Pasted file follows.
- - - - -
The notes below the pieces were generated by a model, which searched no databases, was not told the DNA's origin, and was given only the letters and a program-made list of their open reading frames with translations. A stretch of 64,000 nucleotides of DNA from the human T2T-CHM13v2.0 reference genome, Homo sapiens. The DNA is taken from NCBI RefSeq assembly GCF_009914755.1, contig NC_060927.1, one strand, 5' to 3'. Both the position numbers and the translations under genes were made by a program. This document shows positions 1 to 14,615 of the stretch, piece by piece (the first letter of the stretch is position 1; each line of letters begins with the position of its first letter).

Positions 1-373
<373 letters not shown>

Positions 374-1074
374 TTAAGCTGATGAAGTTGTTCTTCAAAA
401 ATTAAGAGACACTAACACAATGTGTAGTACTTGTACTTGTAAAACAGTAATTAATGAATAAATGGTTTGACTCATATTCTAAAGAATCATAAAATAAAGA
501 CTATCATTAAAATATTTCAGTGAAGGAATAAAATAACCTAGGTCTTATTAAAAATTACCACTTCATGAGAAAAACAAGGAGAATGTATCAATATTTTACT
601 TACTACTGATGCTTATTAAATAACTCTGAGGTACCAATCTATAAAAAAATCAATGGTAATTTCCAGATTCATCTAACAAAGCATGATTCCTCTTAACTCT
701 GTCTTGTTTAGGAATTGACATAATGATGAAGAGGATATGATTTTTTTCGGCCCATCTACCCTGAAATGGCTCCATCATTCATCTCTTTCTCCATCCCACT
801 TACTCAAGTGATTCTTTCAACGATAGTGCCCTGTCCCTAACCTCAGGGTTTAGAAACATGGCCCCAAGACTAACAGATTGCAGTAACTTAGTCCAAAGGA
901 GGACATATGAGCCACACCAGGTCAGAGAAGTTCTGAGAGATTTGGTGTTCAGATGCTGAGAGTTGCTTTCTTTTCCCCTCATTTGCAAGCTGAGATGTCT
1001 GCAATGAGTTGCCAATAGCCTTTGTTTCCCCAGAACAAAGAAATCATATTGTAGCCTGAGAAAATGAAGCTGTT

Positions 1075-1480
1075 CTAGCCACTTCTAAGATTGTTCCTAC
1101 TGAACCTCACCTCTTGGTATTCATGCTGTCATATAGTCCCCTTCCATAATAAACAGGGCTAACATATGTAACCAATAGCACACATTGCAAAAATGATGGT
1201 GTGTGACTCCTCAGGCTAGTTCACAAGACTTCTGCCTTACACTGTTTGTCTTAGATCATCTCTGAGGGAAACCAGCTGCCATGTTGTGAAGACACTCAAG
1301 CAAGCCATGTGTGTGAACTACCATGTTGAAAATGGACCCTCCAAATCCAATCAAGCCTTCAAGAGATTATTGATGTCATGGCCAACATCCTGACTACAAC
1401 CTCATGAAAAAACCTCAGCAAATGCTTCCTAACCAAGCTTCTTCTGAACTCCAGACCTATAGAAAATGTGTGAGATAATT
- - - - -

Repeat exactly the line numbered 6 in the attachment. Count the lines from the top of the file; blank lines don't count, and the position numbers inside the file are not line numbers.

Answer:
401 ATTAAGAGACACTAACACAATGTGTAGTACTTGTACTTGTAAAACAGTAATTAATGAATAAATGGTTTGACTCATATTCTAAAGAATCATAAAATAAAGA